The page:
Study Hall and Physical Education

“There has to be something that can relieve some of this after-school work.  Between sports and doing work for tough classes, there just doesn’t seem to be enough time in the day,” student-athlete George Geanopulos said. 

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Study Hall and Physical Education

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School is where students spend most of their time, surrounded by their peers, learning and studying under the guidance of teachers and staff. For most students, it feels like school is their life. And for many, time spent at school doesn’t just end when the last bell rings. 

Roughly half of the students at Hills still participate in sports.  But since they are at a high-pressure school, academics are still hugely important for these athletes.

Some students have a clear perspective of what it means to be a Pascack Hills student.

“All we do is work,” Junior Caity Parkes said. 

With many students playing sports navigating classwork and athletics can be difficult.

“I have at least one and a half hours of homework a night,” Jadyn Sullivan, senior pitcher and first baseman for the Pascack Hills Softball Team said.

Sullivan, who plays club ball as well as high school, has high school practice until about 5 p.m. every day, or longer if she has a game. From there, she goes to club softball, traveling into New York in order to practice. 

And then she has to go home, eat, shower, and do her homework. And she isn’t the only one. Not by a long shot.

“There has to be something that can relieve some of this after-school work.  Between sports and doing work for tough classes, there just doesn’t seem to be enough time in the day,” student-athlete George Geanopulos said. 

An average high school sports practice is two hours. 

Homework for upperclassmen adds to the stress, especially with AP classes, SAT practice, and college applications.  

Yet, exercise is important to health in mind, body, and spirit, and even manageable on a busy schedule. 

“About 45 minutes of activity a day should be enough exercise for a highschooler to stay healthy,” physical education teacher Mrs. Sandhage said.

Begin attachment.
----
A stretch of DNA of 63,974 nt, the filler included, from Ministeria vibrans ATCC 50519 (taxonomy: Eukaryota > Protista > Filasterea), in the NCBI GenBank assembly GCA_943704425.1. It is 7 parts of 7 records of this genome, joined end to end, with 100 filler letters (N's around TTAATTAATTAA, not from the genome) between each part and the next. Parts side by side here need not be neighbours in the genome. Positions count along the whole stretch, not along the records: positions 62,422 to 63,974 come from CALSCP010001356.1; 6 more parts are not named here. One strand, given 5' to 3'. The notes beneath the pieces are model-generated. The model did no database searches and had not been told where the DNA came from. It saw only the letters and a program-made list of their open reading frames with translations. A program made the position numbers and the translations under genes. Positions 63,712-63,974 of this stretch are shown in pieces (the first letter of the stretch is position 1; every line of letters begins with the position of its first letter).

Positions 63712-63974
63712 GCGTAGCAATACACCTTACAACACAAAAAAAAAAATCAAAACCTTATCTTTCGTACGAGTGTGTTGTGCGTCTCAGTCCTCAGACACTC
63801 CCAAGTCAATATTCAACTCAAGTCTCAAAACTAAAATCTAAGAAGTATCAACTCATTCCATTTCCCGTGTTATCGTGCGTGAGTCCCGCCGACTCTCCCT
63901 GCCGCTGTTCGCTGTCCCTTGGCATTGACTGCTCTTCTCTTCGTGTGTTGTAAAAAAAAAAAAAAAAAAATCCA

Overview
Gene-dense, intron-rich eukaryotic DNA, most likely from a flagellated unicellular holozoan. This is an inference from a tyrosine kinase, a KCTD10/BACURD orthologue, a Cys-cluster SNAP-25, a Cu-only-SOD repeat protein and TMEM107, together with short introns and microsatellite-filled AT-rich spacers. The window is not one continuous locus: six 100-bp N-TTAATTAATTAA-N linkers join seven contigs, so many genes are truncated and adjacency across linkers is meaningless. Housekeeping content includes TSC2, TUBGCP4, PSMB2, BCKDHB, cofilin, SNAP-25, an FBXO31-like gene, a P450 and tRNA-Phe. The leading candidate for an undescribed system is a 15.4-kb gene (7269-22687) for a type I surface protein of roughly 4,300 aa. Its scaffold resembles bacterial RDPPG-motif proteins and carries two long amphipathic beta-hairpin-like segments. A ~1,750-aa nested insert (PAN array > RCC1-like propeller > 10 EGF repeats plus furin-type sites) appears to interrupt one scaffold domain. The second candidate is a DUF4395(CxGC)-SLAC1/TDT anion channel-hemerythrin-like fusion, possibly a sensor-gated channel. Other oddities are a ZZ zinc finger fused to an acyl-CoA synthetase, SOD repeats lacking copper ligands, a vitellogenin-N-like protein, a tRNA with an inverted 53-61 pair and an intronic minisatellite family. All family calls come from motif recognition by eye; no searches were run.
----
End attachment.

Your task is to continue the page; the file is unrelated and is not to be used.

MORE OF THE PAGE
So, if students are getting more than enough physical activity for their health through high school sports, why are they required to take gym during their season?

Student-athlete Zach Ginsberg reflected on this question.

“Student-athletes should have study hall instead of gym because when they are playing a sport, they don’t have that much time to do homework or study.  Like an example is that let’s just say you’re coming home from Fort Lee for a game, that’s like a good 40 minutes away, so you’re getting home at 8 o’clock at night. That means you’re not gonna have a lot of time to do work, but if you have a study hall instead of gym, then you’re gonna be able to do some of that work in school,” Ginsberg said.

Systems like this are already in place and successful in many different Bergen County high schools, including Mahwah, Cresskill, Lyndhurst, and Paramus. 

“Being an athlete consumes so much of your time, especially after school, and allowing for a study hall would give athletes more time to do their work and maybe let them get more sleep,” said Sullivan. 

While many students would like a study hall, there are still those, like Senior Spencer Berson, who disagree.

“I could have used a study hall other years, but this year it’s fun to have a little friendly competition ping pong.”